SortByColumns(<data source>, <column name>, If(<logical test>, <true value>, <false value>))
    We want to use the data source we've built so far, and we want to use the "name" column of the account. The logical test will be the default sorting button, with true as Descending and false as Ascending (false is the default value). We end up with the following formula:
    SortByColumns(Search(...), "name", If(SortDescending1, Descending, Ascending))
Now we've got a search gallery were we can search for accounts and get the related primary contact and the owning user data values. We can use that to further style our result list so it will look something like this:

Customizing the details form

So now that we have a decent-ish looking gallery we want to do some modifications to our details and edit forms. There isn't really any magic to this, you simply add and remove the data fields that you want. There are however two things I would like to point out so that you don't walk into the sweet honey traps.
First of all, we want to set a data source and item that PowerApps has a relation to and can work with. If we choose the same data source as we used in the gallery then we can certainly we the data and place it on the form, but updating the record or creating a new one could prove a bigger challenge. So what we do here is that for the data source, we set the "Accounts" entity table. The Items property is a bit more special though, and here we have two options (I'm going for option 2):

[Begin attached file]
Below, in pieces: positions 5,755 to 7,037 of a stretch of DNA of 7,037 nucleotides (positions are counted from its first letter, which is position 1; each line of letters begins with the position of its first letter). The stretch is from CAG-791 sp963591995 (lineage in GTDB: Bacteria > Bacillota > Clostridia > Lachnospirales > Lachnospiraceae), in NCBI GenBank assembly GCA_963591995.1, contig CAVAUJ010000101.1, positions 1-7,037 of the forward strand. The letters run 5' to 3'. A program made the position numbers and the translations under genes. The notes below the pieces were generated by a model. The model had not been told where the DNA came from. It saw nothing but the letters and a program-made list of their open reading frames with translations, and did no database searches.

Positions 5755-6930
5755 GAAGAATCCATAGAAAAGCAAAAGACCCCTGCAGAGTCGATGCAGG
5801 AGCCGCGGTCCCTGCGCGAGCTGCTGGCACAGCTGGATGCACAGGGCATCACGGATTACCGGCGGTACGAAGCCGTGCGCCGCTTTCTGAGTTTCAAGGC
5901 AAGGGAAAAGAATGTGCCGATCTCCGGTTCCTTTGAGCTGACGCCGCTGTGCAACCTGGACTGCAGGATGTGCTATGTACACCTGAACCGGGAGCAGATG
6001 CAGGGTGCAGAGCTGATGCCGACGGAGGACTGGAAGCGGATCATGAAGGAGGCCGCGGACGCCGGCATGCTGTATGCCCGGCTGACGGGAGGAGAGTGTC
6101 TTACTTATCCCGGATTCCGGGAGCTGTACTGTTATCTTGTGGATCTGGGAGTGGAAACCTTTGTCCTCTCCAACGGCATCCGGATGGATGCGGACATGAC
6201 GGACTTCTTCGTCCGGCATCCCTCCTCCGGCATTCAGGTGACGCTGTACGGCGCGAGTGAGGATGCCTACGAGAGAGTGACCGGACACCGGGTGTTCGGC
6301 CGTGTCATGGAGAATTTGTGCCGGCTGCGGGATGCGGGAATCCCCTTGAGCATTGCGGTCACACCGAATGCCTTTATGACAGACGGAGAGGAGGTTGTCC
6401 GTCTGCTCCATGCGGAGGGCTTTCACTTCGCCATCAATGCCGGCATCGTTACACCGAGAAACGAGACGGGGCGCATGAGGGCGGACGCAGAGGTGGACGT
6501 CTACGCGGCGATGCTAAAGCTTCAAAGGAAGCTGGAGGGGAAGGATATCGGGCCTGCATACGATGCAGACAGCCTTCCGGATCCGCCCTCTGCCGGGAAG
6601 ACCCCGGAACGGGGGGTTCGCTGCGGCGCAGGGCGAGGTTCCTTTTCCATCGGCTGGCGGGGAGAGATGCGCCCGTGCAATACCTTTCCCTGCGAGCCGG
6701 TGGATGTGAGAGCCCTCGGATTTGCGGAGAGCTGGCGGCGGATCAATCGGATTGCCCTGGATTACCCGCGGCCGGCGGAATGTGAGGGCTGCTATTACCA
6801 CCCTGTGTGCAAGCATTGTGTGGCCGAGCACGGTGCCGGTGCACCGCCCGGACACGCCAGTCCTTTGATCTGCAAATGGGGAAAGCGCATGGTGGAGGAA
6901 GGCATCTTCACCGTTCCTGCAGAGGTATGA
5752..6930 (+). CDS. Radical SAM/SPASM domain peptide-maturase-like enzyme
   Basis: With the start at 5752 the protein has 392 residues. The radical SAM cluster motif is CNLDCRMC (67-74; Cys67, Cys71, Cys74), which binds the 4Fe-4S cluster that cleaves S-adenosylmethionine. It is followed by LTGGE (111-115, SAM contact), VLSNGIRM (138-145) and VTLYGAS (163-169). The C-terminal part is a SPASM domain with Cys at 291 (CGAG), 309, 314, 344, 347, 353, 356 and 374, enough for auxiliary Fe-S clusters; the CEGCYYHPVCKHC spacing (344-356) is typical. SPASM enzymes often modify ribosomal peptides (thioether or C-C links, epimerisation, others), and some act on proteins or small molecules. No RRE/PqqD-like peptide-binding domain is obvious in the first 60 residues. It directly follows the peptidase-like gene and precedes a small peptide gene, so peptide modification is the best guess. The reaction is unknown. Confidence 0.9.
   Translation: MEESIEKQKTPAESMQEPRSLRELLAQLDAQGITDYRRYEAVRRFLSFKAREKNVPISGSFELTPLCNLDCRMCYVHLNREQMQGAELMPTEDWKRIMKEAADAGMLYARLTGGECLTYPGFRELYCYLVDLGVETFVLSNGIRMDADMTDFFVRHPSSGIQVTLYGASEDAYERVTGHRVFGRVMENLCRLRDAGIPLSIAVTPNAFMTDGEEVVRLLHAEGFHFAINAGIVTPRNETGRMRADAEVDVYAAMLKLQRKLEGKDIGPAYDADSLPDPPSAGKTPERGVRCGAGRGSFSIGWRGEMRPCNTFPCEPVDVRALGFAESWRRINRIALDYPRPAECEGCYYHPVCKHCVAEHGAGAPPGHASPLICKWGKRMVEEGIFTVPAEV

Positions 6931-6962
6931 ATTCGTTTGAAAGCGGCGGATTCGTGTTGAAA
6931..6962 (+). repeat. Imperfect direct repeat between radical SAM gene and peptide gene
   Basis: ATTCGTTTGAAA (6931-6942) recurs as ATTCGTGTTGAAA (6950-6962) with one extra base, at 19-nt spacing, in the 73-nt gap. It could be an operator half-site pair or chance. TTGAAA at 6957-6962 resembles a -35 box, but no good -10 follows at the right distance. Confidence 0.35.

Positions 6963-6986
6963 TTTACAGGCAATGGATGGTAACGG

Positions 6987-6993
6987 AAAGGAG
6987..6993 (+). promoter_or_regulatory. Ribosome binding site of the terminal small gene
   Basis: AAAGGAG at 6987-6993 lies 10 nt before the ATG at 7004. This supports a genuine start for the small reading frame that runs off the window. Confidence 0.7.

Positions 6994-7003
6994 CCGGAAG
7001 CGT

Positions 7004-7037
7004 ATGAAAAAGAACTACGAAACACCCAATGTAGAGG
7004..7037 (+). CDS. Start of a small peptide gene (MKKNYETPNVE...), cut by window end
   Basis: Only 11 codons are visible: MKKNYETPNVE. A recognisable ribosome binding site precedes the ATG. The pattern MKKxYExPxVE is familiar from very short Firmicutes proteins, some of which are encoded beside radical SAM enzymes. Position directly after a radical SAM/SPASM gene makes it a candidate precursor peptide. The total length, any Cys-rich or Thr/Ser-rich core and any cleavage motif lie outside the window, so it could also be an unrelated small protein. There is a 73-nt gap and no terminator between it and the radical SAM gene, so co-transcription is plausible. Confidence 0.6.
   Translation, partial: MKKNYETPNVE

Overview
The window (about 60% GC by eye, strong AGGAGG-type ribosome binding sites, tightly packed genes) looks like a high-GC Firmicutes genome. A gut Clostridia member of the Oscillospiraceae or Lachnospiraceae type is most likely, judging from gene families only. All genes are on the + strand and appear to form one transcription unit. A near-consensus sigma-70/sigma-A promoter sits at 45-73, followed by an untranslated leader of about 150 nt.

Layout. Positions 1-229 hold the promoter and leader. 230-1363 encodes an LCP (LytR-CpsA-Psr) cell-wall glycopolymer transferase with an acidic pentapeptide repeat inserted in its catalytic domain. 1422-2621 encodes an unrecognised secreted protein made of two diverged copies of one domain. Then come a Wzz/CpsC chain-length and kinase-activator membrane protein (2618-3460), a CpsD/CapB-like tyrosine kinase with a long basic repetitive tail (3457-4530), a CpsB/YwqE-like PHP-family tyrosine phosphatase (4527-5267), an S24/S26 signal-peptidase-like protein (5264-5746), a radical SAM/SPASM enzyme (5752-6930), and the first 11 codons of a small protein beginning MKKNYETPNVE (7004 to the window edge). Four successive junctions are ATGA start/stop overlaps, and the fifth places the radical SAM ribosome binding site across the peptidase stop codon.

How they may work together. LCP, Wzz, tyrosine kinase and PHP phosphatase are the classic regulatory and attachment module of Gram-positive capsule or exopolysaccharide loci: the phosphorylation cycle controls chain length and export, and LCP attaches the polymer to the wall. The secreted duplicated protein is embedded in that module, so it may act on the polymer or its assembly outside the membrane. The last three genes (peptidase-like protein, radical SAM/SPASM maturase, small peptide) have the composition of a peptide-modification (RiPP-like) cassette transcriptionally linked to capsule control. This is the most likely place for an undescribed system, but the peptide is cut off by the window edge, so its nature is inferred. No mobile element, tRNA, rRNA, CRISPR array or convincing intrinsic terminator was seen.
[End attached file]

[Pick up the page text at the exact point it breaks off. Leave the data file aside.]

1. We use the item from the gallery, ie. BrowseGallery1.Selected. This will work perfectly fine as long as you don't try to update any other fields than the main account fields. However, you will get an error in the PowerApp user interface because the data source chosen for the details form is not the same data source as you have in your gallery. The upside is that you don't have to do a new query to get the account data, but on the downside you will have to live with a warning sign that comes with not following the best practices.
  2. We use the accountid from the gallery to look up the specific account from the account data source, ie we use the following formula:
    LookUp(Accounts, accountid = BrowseGallery1.Selected.accountid)
    The positive thing about this is that we're now 100% compliant with the best practices, but we now don't have direct access to the sub-components, and we're doing an additional query to CRM for a lookup. Luckily, this lookup is very cheap because we're getting 1 entity based on the Guid, and I'll be picking this one just so we can demonstrate how to do a lookup inside a field.
So now that we've got the data available we can start adding the fields to the forms. If we want to have some fields from related records we can simply use the LookUp function to get them. For example, if I want the full name of the primary contact I can use this formula in a data form:
LookUp(Contacts, contactid = _primarycontactid_value).fullname
So now that I've done a very small amount of customization my detail form looks like this.

Customizing the details form and changing the primary contact